Happy Patch were originally known as Wintermind, and played progressive-alternative in the early 1990's: imagine The Smiths and REM combined with Television and early (first album) Verve - albeit before Verve. They were reinvented as Happy Patch, complete with new songs and a heavier sound, after another (inferior) local band The Mandelbrot Set signed to leading Australian independent label RooArt. Happy Patch recorded two songs for a compilation of local Adelaide bands, The Sound Barrier, before releasing two EPs (featured below) and the album Here Comes Oblivion, before again reinventing themselves as the country-tinged Tuscadero.
Happy Patch were built around a solid rhythm section which provided the dual guitarists with a canvas for understated guitar artistry. The guitars often played interweaving lines and counter melodies to each other (and sometimes the vocals), and also provided the musical dynamics, rising and subsiding, alternating between clean and distorted as appropriate. The vocals had a distinct but non-overt Michael Stipe influence, and the lyrics frequently focused on the innocence of youth. The songs were well crafted and avoided standard structures.
The Oleander Land EP features the mid-tempo title track, describing growing up in the Western suburbs of Adelaide. Believe is a joyous track with strong dynamics, whose lyrics "sleepy town where no-one really cares" again surely refer to Adelaide?! Hound is a great song, written from the perspective of a dog, capturing the child-like enthusiasm of man's best friend and describing all the great things about having a dog! A very promising debut, unfortunately suffering from a mediocre production which stifles the song dynamics a little.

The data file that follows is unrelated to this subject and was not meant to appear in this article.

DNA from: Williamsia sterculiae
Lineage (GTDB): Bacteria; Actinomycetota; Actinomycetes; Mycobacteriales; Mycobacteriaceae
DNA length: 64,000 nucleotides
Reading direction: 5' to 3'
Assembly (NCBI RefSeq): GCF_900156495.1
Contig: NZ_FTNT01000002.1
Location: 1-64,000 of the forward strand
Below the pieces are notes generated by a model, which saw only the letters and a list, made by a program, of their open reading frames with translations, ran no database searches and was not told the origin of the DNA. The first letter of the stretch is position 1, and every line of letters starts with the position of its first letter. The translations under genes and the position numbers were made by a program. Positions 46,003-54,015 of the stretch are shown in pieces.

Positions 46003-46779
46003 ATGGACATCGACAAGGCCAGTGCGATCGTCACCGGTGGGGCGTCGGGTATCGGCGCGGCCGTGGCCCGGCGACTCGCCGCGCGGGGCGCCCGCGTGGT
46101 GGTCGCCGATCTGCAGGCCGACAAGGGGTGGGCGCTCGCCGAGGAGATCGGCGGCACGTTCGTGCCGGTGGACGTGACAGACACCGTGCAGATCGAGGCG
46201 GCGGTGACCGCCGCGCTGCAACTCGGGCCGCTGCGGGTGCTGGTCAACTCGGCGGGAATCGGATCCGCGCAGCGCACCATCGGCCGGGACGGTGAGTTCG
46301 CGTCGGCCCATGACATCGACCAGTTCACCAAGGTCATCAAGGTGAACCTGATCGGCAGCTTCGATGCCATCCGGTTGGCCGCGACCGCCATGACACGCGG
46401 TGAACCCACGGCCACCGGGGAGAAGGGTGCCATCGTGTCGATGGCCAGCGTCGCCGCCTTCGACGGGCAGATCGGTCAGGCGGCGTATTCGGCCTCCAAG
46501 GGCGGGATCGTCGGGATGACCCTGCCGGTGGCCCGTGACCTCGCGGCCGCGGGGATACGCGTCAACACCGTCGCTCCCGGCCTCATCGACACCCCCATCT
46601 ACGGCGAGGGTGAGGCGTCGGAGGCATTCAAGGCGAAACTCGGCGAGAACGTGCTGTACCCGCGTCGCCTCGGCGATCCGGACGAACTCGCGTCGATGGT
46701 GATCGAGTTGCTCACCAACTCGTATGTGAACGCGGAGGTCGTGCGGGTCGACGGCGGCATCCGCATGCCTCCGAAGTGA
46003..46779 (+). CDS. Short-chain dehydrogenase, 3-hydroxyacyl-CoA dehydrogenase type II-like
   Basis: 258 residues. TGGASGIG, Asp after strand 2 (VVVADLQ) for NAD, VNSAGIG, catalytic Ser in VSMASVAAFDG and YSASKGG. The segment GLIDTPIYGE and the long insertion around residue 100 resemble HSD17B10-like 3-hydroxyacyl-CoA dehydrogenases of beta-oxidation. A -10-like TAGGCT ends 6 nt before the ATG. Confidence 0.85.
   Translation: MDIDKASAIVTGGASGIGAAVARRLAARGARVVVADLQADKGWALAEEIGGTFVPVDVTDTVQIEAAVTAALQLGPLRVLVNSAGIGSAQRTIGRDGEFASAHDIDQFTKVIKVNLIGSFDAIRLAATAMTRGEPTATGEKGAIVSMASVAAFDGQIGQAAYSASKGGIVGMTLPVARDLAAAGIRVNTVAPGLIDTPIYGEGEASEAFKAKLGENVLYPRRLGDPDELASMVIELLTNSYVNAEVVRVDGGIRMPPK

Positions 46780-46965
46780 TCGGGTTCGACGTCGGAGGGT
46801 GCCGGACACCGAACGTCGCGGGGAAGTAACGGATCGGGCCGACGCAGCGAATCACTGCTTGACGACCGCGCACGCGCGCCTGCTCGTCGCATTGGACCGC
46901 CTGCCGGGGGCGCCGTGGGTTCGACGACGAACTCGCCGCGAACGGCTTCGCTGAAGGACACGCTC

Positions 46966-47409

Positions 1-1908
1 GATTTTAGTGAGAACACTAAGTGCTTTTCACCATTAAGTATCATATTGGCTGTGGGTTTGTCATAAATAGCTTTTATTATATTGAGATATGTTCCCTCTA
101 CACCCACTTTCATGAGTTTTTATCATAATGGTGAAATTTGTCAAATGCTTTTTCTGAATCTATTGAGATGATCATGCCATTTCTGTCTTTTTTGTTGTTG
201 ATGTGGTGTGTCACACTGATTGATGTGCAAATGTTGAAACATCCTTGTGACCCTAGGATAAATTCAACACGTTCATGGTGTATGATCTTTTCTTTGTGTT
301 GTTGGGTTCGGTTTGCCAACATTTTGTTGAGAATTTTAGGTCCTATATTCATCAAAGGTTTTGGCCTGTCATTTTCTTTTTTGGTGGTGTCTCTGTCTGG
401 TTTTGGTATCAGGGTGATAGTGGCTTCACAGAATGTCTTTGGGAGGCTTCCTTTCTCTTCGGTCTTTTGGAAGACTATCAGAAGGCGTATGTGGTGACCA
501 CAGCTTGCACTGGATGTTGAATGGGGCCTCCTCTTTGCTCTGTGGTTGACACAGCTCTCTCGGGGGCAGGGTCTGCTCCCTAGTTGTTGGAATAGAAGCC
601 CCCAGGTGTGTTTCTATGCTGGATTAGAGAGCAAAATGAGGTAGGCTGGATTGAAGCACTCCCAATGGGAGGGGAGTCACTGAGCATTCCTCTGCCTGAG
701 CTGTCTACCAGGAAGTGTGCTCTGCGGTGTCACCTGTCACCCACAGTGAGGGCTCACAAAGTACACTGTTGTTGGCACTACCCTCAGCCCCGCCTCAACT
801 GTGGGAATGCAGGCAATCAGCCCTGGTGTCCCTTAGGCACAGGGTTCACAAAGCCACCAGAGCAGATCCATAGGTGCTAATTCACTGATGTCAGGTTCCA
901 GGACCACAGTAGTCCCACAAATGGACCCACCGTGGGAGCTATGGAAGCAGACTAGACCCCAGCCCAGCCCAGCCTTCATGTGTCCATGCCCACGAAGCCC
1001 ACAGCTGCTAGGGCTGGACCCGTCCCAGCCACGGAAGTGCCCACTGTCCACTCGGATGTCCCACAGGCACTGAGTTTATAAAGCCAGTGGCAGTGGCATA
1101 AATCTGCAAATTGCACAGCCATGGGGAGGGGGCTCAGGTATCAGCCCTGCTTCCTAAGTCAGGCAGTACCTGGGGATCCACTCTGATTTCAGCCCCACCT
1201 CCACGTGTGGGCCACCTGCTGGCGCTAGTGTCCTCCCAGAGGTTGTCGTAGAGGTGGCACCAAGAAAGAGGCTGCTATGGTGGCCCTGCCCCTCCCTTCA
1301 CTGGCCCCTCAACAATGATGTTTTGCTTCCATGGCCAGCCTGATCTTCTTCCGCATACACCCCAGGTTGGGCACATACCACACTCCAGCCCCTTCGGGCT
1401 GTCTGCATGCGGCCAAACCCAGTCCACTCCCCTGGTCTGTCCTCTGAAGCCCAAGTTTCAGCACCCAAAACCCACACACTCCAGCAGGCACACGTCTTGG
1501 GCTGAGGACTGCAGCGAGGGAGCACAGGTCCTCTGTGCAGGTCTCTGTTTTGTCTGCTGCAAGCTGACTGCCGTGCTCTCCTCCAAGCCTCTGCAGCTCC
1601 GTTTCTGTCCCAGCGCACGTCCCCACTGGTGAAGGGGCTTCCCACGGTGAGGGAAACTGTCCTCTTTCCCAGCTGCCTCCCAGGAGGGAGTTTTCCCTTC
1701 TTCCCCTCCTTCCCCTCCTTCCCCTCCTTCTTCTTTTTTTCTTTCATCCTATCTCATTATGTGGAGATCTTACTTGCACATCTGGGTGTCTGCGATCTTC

The Hotstuff for psycho EP is a step forward on several fronts. It has a much better production allowing the song dynamics to shine through, and the band use dynamics without necessarily invoking the turbo chargers on each song. The inclusion of acoustic guitar also adds further diversity to the sound. Nancy, about US ice skater Nancy Kerrigan ("she's gracious and her thoughts are clean"), is poppy, with tasteful melodic lead guitar and great dynamics. Skywards is a slower tempo song based around acoustic guitar. Bedroom Nation features more great dynamics, and is noticeable for being in 5/4 time without sounding forced. Formaldehyde has a relaxed feel, built around lolloping bass, clean guitar, and melodic lead guitar.
I have yet to hear the Here Comes Oblivion LP - getting my hands on that is one of my major objectives! This may help compensate for the devastating loss of my TDK AD90 cassette containing their fantastic 5MMM session!!
2. Oleander Land
5. Rust yard
Happy Patch - 1996 - Hotstuff for Psycho
4. Bedroom Nation